Tuesday, February 10, 2009

Taping back together the Constitution requires too much deliberation to start immediately...

... which explains why the Obama administration is retaining a key Bush rip in the fabric of the document....

Or, as Glenn Greenwald headlines it:

Obama fails his first test on civil liberties and accountability -- resoundingly and disgracefully

Two weeks ago, I interviewed the ACLU's Ben Wizner, counsel to 5 individuals suing the subsidiary of Boeing (Jeppesen) which had arranged the Bush administration's rendition program, under which those 5 plaintiffs had been abducted, sent to other countries and brutally tortured. Today the Obama administration was required to file with the Ninth Circuit Court of Appeals its position in this case -- i.e., whether it would continue the Bush administration's abusive reliance on the "state secrets" privilege to prevent courts from ruling on such matters, or whether they would adhere to Obama's previous claims about his beliefs on "state secrets" by withdrawing that position and allowing these victims their day in court.

Yesterday, enthusiastic Obama supporter Andrew Sullivan wrote about this case: "Tomorrow in a federal court hearing in San Francisco, we'll find out if the Obama administration intends to keep the evidence as secret as the Bush administration did." As I wrote after interviewing Wizner two weeks ago: "This is the first real test of the authenticity of Obama's commitment to reverse the abuses of executive power over the last eight years." Today, the Obama administration failed that test -- resoundingly and disgracefully:

Obama Administration Maintains Bush Position on 'Extraordinary Rendition' Lawsuit

The Obama Administration today announced that it would keep the same position as the Bush Administration in the lawsuit Mohamed et al v Jeppesen Dataplan, Inc.

A source inside of the Ninth U.S. District Court tells ABC News that a representative of the Justice Department stood up to say that its position hasn't changed, that new administration stands behind arguments that previous administration made, with no ambiguity at all. The DOJ lawyer said the entire subject matter remains a state secret.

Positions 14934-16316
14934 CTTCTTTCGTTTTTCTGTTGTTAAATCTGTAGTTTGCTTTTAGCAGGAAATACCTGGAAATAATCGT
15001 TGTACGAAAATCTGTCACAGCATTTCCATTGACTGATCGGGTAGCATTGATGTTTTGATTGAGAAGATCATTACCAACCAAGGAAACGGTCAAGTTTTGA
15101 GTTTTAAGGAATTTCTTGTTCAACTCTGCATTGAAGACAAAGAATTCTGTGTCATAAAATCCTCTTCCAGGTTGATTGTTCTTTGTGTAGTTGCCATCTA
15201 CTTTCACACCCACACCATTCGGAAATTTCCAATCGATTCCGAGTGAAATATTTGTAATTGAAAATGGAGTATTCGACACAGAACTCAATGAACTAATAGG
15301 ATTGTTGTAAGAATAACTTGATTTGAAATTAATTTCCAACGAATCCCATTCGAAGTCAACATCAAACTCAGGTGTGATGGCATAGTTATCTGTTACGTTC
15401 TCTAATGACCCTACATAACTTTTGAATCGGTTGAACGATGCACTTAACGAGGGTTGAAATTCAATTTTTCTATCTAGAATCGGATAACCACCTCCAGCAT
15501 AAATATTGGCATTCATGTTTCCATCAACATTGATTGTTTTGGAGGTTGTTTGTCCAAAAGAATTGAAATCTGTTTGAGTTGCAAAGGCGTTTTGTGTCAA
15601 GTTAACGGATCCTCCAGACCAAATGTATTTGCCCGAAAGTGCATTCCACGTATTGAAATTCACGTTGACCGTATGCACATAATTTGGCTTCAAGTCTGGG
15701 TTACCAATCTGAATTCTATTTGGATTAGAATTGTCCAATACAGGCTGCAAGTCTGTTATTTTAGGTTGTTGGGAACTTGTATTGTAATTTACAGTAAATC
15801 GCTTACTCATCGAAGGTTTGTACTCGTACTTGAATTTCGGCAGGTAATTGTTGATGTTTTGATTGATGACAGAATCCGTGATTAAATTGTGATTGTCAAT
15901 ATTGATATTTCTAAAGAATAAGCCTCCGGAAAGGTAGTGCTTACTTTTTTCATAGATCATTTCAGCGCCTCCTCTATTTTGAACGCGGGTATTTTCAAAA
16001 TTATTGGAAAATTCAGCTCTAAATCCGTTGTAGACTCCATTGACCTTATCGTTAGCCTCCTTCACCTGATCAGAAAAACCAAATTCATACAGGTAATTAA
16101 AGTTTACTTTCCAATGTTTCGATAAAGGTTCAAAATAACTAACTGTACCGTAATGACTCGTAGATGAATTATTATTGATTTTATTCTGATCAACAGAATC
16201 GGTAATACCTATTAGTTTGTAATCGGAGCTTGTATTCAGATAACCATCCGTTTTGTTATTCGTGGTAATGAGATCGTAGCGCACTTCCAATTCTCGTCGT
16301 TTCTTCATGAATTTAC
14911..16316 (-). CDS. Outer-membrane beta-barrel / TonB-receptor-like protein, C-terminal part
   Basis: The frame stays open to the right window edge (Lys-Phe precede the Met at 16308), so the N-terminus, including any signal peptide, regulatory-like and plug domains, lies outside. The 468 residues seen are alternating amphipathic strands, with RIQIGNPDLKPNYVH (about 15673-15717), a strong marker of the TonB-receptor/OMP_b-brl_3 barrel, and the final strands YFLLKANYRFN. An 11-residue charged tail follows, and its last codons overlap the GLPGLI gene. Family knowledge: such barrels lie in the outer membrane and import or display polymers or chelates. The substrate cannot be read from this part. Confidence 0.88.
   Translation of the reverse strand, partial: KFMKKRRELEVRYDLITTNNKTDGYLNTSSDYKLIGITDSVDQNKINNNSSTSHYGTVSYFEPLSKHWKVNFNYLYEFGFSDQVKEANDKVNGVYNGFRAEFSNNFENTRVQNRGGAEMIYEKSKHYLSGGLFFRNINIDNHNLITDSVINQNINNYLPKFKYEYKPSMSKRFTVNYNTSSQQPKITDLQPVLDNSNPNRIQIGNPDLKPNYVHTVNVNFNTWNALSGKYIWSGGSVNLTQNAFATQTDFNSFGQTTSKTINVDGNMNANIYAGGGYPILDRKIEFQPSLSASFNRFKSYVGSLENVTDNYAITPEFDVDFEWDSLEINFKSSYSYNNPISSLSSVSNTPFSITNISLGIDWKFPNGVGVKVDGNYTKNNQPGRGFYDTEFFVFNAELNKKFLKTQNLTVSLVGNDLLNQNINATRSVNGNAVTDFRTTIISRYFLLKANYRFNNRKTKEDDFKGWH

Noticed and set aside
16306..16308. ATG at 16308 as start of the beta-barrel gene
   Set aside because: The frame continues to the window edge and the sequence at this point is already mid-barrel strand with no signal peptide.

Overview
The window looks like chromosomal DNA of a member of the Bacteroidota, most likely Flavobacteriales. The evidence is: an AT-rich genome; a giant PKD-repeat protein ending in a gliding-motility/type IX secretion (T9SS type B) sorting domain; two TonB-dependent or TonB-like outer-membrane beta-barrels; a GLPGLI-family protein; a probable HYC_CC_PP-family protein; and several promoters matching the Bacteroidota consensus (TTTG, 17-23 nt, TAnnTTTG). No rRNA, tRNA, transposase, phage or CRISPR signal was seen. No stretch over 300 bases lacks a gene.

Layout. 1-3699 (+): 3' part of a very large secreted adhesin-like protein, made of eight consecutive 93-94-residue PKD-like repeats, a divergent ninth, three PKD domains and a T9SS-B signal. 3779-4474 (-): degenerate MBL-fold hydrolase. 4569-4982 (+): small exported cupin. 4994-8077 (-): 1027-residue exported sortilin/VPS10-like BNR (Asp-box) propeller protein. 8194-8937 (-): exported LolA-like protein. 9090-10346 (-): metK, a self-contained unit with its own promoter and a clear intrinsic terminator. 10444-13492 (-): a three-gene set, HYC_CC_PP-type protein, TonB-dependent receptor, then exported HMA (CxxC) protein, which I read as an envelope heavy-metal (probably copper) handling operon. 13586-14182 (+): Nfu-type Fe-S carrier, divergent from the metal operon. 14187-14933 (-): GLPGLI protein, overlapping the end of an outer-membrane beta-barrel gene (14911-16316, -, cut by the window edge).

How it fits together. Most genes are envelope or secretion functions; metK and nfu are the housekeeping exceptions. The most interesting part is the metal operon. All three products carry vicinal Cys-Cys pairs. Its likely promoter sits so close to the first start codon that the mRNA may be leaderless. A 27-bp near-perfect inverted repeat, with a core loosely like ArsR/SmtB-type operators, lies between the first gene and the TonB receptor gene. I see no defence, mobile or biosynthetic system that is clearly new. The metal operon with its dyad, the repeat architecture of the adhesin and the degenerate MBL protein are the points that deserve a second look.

So while we are busily renaming the so-called war on terror, we're apparently keeping most of the essentials.

I guess we can take that tape we've been saving to put the Constitution back together and use it for wrapping care packages to the troops, who are going to be in Iraq and Afghanistan for a long time....


Anonymous said...

This current position by the Obama administration, to continue the Cheney/Bush policy to ban litigation that may reveal "state secrets" if permitted to go forward, is very disturbing, to say the least, because it completely reverses Obama's correct (in my view) campaign position on the subject.

However, before we rush to judgment against the Obama DOJ, we should wait a reasonable amount of time to see how this policy eventually shakes out. I find it hard to believe that Obama would enable this policy to persist as it now stands, in spite of the DOJ claims that it has been "thoroughly vetted".

Here is one defense offered that bears consideration:
"In defending the Obama administration's position (without beginning to understand it), The Atlantic's Marc Ambinder revealingly wrote -- on behalf of civil libertarians who he fantasizes have anointed him their spokesman:

It wouldn't be wise for a new administration to come in, take over a case from a prosecutor, and completely change a legal strategy in mid-course without a more thorough review of the national security implications. And, of course, the invocation itself isn't necessarily an issue; civil libertarians and others who voted for Obama did so with the belief that his judgment and his attorney general would be better stewards of that privilege than President Bush and his attorney generals (and vice president.)"

Now I don't think it wise to rely on the good judgment of a particular Presidential office holder (Obama), although temporarily this may actually be the case before the ultimate shakeout.

I just cannot help but wonder whether the illegality of the Cheney/Bush administration was so eggregious that revealing it at this time would cause major reverberations against the US, further deteriorating our global standing, thus working against our global interests. If so, Obama will have to eventually reveal it, but he should do so with the revelation carefully framed, in order to minimize unjustified extensions and conclusions.

I do not believe that Obama will permit this Cheney/Bush policy to stand unchanged. At this three week point in his Presidency, however, it is prudent for him to take a deliberate and cautious approach to finally define his policy on these critical issues of both national security and habeas corpus.

Perry Hood

Hube said...

I do not believe that Obama will permit this Cheney/Bush policy to stand unchanged.

Spoken like a true believer, Perry! (How David Axelrodian of you.) That's why he's The Messiah, after all! ;-)

h. said...

Perry said, "I just cannot help but wonder whether the illegality of the Cheney/Bush administration was so eggregious that revealing it at this time would cause major reverberations against the US,"

I guess we can blame George for every issue that arises for all eternity.

tom said...

Where's all that glasnost^H^H^H^H^H^H^H^H hope and perestroika^H^H^H^H^H^H^H^H^H^H^H change now?